In 1905 the sand was cleared away to expose the full body of the Sphinx. It is thought that the head has been replaced by several different heads – the original the head of a feline cat. ( see Richard Hoagland and his analysis of the Cydonia face on Mars and it’s connection to the sphinx)
The most recent period of restoration began in 2006. The cement which had been used in earlier attempts at restoration was now found to be causing problems. The statue is mostly constructed of porous limestone, which allows the passage of air. Because cement is non-porous and rigid, changes in the basic proportions of the statue were found to be occurring.

Ethnicity of the Face of the Sphinx
Over the years, casual observers, as well as at least one forensic expert have characterized the face of the Sphinx as “of African descent”. One of the earliest known descriptions of an “African” Sphinx is recorded in the travel notes of French scholar Constantin-François de Chassebluf, Comte de Volney, who visited in Egypt between 1783 and 1785. Volney described it as “typically Negro in all its features.” Likewise, French novelist Gustave Flaubert traveled to Egypt in 1849 and recorded the following observation:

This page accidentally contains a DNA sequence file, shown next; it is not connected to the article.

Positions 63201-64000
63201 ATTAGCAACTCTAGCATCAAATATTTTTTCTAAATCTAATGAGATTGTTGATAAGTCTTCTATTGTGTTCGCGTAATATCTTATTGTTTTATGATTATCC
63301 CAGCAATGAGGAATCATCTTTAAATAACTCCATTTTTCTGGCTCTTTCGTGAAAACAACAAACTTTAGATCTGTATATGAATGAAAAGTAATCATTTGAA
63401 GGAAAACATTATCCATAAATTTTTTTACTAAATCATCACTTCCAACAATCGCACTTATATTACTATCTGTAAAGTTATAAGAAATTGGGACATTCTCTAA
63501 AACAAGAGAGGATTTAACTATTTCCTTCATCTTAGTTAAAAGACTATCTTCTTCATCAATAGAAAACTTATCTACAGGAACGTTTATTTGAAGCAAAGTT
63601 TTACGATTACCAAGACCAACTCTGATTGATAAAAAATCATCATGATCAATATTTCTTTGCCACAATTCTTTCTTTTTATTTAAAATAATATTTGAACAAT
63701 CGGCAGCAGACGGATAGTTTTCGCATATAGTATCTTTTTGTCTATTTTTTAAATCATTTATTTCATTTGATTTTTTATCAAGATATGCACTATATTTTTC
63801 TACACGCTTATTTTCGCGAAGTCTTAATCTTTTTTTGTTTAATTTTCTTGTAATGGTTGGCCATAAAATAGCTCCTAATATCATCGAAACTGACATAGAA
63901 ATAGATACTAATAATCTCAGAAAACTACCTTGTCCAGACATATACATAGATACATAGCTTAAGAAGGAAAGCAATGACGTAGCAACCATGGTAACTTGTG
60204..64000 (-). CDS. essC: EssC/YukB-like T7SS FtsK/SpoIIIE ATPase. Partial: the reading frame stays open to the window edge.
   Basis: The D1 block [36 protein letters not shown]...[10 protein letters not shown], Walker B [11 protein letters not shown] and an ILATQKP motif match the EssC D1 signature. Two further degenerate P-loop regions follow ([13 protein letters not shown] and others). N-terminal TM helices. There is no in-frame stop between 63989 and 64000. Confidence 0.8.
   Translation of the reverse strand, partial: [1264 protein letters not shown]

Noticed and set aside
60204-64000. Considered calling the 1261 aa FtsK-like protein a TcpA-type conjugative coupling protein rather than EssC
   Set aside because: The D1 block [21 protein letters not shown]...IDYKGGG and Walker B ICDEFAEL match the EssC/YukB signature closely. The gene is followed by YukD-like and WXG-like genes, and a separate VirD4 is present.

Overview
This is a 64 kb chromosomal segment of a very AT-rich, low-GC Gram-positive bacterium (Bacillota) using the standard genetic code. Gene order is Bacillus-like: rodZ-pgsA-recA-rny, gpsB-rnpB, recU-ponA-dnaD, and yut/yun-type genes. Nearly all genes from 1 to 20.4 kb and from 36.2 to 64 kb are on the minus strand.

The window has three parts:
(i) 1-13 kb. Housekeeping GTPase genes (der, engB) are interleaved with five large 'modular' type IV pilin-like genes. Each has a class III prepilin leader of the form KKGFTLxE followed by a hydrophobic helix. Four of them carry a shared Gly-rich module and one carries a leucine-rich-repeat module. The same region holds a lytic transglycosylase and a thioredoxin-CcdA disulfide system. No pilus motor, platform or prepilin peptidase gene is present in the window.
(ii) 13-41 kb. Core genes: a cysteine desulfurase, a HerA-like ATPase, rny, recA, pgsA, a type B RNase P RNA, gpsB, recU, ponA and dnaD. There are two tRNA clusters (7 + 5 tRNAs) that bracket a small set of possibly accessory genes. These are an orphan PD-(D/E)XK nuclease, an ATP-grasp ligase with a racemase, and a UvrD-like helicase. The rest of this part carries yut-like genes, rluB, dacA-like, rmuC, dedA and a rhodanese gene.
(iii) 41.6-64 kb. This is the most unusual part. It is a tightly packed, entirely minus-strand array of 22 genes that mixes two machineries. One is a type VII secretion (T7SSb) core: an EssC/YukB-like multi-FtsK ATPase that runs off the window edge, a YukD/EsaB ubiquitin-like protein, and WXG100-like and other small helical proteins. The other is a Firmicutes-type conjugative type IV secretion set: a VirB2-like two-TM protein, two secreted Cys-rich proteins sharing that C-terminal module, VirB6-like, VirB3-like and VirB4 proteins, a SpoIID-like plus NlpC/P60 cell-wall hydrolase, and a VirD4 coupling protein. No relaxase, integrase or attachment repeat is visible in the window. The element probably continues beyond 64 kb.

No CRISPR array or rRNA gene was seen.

• We stop before a Sphinx; it fixes us with a terrifying stare. Its eyes still seem full of life; the left side is stained white by bird-droppings (the tip of the Pyramid of Chephren has the same long white stains); it exactly faces the rising sun, its head is grey, ears very large and protruding, its neck is eroded; from the front it is seen in its entirety thanks to great hollow dug in the sand; the missing nose increases the effect. Besides, it was certainly Ethiopian; the lips are thick.
In 1992, the New York Times published an article reporting the findings of Frank Domingo, a senior forensics artist with the New York City Police Department who had traveled to Egypt to take exact measurements of the Sphinx’s head. Domingo, credited with convening the first national gathering of forensic artists almost ten years earlier, generated a model of the head of the Sphinx both by hand and utilizing computer graphics, and determined that the Sphinx represented a person other than Khafre. Robert M. Schoch of Boston University, (a geologist), further suggests that the face has “a distinctive ‘African,’ ‘Nubian,’ or ‘Negroid’ aspect which is lacking in the face of Khafra.”
The New York Times subsequently published a letter to the editor submitted by Sheldon Peck, who concurred with Domingo: